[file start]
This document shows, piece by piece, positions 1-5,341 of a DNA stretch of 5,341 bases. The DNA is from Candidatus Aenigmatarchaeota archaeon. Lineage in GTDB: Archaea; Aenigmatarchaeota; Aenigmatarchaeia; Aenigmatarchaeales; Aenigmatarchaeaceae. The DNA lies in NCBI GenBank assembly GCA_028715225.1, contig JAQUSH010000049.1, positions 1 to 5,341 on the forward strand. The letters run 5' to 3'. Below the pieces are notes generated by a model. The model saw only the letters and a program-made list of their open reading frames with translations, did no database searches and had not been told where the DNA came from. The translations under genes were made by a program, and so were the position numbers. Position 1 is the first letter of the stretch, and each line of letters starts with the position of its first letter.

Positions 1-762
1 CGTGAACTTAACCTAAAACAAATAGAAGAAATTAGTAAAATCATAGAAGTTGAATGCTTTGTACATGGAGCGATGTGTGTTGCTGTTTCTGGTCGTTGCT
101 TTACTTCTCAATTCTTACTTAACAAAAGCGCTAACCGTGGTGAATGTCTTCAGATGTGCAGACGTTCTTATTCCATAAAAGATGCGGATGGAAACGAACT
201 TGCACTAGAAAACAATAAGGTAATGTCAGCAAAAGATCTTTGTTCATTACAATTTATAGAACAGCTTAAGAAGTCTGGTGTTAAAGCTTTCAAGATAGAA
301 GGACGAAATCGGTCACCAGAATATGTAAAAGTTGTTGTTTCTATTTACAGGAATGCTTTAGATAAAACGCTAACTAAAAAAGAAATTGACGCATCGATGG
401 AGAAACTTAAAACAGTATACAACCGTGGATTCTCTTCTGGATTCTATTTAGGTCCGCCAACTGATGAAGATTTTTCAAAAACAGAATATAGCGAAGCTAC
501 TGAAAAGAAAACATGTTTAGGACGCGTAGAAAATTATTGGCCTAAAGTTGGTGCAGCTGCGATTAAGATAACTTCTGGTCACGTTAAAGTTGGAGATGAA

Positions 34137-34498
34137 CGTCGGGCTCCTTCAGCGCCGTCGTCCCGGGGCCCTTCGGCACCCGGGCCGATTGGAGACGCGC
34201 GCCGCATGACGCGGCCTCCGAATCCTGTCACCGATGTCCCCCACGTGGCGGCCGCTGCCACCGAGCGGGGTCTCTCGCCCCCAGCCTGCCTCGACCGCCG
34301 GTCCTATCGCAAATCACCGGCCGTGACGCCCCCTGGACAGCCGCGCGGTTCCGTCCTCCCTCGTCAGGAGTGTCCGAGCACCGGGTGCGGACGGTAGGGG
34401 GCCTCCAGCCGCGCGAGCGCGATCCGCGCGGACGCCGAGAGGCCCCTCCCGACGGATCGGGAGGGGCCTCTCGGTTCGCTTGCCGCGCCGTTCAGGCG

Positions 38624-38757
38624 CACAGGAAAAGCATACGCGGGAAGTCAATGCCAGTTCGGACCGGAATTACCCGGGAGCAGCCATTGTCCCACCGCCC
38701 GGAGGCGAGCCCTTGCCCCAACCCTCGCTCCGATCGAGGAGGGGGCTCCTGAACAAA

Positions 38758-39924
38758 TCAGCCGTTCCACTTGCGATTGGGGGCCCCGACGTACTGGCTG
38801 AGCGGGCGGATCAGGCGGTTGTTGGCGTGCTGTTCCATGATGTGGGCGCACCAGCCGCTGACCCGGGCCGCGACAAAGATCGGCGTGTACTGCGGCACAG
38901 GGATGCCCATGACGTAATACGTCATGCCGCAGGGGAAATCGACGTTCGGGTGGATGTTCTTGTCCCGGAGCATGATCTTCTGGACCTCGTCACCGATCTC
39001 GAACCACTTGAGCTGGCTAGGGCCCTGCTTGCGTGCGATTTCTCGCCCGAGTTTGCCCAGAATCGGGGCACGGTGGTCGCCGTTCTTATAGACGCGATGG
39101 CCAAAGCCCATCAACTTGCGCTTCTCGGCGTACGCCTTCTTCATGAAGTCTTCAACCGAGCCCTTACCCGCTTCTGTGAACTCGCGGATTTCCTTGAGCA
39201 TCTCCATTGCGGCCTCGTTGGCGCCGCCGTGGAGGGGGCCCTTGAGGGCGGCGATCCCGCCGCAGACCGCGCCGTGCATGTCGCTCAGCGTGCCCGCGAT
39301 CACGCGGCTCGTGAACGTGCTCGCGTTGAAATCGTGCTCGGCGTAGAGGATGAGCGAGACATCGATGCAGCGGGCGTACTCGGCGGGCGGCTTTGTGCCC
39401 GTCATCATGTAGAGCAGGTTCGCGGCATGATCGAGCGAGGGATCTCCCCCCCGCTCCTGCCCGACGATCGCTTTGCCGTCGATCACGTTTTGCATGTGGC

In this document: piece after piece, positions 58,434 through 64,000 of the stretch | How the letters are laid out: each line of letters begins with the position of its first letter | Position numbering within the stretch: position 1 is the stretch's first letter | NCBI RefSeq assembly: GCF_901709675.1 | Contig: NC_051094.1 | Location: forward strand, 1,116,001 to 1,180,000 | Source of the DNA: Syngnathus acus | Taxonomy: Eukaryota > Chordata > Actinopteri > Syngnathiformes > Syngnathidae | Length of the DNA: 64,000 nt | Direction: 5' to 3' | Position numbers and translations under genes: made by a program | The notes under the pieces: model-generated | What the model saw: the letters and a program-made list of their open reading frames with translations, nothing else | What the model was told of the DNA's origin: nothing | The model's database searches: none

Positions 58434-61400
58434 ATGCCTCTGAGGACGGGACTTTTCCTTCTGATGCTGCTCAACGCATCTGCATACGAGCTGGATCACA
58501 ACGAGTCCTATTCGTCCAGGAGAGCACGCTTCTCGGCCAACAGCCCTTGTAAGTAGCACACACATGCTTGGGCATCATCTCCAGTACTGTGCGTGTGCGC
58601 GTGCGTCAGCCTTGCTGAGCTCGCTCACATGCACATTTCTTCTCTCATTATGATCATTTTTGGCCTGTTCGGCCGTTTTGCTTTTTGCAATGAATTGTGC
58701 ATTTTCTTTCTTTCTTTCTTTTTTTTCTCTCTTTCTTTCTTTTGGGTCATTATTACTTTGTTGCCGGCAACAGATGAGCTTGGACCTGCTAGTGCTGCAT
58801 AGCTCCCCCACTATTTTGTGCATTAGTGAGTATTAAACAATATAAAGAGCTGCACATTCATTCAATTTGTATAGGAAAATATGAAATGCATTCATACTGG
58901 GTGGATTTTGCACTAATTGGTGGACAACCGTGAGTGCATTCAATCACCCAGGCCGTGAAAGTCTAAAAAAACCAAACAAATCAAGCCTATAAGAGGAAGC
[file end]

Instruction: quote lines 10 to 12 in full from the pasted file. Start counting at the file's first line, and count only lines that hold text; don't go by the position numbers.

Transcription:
34137 CGTCGGGCTCCTTCAGCGCCGTCGTCCCGGGGCCCTTCGGCACCCGGGCCGATTGGAGACGCGC
34201 GCCGCATGACGCGGCCTCCGAATCCTGTCACCGATGTCCCCCACGTGGCGGCCGCTGCCACCGAGCGGGGTCTCTCGCCCCCAGCCTGCCTCGACCGCCG
34301 GTCCTATCGCAAATCACCGGCCGTGACGCCCCCTGGACAGCCGCGCGGTTCCGTCCTCCCTCGTCAGGAGTGTCCGAGCACCGGGTGCGGACGGTAGGGG